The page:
Sentinel of the Wild (Kaguyak Wolf Pack Alpha Male)
Wolf encounters are always an incredible experience and can be quite a spiritual moment. While most encounters are from a distance, this one closed within yards. We were sitting on the beach enjoying the day while taking everything in, from the smells, sights, and sounds, to the peaceful and relaxing setting. What a magical place to be—just nature and the wild, nothing else to disturb us—totally disconnected from the hustle and bustle of modern life. There was a slight lull in the bear activity, so we found ourselves scanning the beach with binoculars. After some time, we noticed movement, nothing certain, just occasional quick glances at something moving in the driftwood a good distance away. Not sure what this was, it required an immediate investigation. Out here, it could be anything—a bear, bird, wolf, otter, lynx, or nothing. Who knows? Standing up on a log, we quickly got our confirmation. “A wolf, there is a wolf coming,” I quietly shouted. He was approximately 400 yards away and coming fast when we saw him, but I am sure he knew we were there long before that. We quickly (about .35 seconds) came up with a game plan to give us the best odds of seeing him while he made his rounds along beach.
We decided to move to the crest of a sand berm that we were on so we can see both sides of the dune, in case he took a different route. With cameras and eyes pointed towards our incoming visitor, we quickly sat down and stayed close together. As he approached with tail drooped low (an indication a wolf is very relaxed), I reiterated to our group not to stand, make sudden movements, noises, open zippers, or talk. If anything happens, I will take care of it. Just enjoy the experience. The wolf will decide what it will do.
Well, the wolf had other ideas, he decided to come directly towards us at a trot. Wow, this happened fast—they sure can move! As he approached, all you heard was the tell-tale clicking of camera shutters going at high speed (hope they were water cooled). The closer he got, the clicking slowed, then came the silence. The only sounds now were waves breaking on the beach, an occasional squawk from a gull in the background, and the beating of our hearts emanating from our chests. Eyes peered from behind the lenses as everyone was taking in the moment, seeing the whole picture in its totality. He was too close for the “big” lenses unless you wanted to get a picture of a whisker. It seemed that he was on a mission. Was there a dead critter on the beach and we were close to it? Was it to make sure we were worthy of being there? Was it just pure luck where we sat down? No, the latter wasn’t it. He had purpose to where he was going, a definite reason. He stopped, like a stoic sentinel, head held high just yards from us and stared into our eyes, inspecting us. After all, we are mere visitors in his world and this territory belongs to him and the Kaguyak pack. For all practical purposes, we are strangers, trespassers on their land. We sat motionless in the sand, not making a sound or even breathing, mesmerized by his commanding presence and confidence. We stared back at him, what a handsome wolf, his sleek body, white coat, yellow eyes, huge size and paws. Is this really happening, being approached by such a majestic animal? All of this lasted only seconds but felt like an eternity. Before leaving, he seemed to give us a nod of approval, passing his strict inspection. He then angled slightly away from us, giving himself another couple yards distance and then continued on his way.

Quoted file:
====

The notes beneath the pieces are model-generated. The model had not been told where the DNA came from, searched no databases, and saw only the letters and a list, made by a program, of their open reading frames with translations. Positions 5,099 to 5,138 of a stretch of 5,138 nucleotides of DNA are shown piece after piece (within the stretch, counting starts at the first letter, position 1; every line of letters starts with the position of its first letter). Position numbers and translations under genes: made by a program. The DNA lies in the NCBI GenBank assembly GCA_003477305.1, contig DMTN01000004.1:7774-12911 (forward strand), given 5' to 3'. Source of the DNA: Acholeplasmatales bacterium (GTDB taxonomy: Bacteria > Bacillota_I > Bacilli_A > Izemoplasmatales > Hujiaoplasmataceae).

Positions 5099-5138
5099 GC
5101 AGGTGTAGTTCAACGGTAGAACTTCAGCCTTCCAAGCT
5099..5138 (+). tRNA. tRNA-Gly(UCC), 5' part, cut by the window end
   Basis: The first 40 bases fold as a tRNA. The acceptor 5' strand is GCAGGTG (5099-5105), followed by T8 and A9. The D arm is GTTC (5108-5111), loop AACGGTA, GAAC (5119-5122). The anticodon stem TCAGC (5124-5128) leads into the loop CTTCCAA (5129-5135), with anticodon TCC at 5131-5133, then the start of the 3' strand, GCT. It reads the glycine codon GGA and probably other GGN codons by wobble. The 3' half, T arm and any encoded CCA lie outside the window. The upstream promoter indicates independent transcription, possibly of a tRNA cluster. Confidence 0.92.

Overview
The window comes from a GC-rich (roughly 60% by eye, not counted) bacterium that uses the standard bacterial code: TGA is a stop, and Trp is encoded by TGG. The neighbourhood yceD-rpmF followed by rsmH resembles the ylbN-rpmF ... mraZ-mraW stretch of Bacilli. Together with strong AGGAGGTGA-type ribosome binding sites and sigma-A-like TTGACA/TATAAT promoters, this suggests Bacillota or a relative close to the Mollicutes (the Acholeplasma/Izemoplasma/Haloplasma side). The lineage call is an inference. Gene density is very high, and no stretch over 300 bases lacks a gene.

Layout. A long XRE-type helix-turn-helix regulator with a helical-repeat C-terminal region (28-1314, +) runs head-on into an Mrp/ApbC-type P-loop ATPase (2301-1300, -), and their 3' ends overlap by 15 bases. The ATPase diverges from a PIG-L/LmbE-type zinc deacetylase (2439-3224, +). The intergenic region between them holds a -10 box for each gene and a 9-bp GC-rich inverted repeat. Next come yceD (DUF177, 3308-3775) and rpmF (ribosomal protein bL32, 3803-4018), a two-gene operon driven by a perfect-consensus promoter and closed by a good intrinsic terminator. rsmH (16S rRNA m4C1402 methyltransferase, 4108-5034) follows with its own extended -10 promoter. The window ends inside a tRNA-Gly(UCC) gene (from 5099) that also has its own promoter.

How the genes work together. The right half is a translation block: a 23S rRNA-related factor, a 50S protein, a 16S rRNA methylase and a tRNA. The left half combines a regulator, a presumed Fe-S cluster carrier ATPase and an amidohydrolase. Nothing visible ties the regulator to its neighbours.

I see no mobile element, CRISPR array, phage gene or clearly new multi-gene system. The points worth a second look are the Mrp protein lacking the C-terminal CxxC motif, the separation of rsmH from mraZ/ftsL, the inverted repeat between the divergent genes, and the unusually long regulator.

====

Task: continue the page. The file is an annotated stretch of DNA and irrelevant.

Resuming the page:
As he departed in a trot, we all slowly turned around, watching him glide over the sand with ease. We can finally breathe again. Thank goodness because as I turned to our group, I saw nothing but grins highlighted by oxygen deprived blue faces. Soon the giggling, gasps, and recounting of what we saw and experienced were running rampant. We sat there in awe as the unbelievable experience was burned into our memories for years to come. Nothing could be better, what an adventure and incredible day.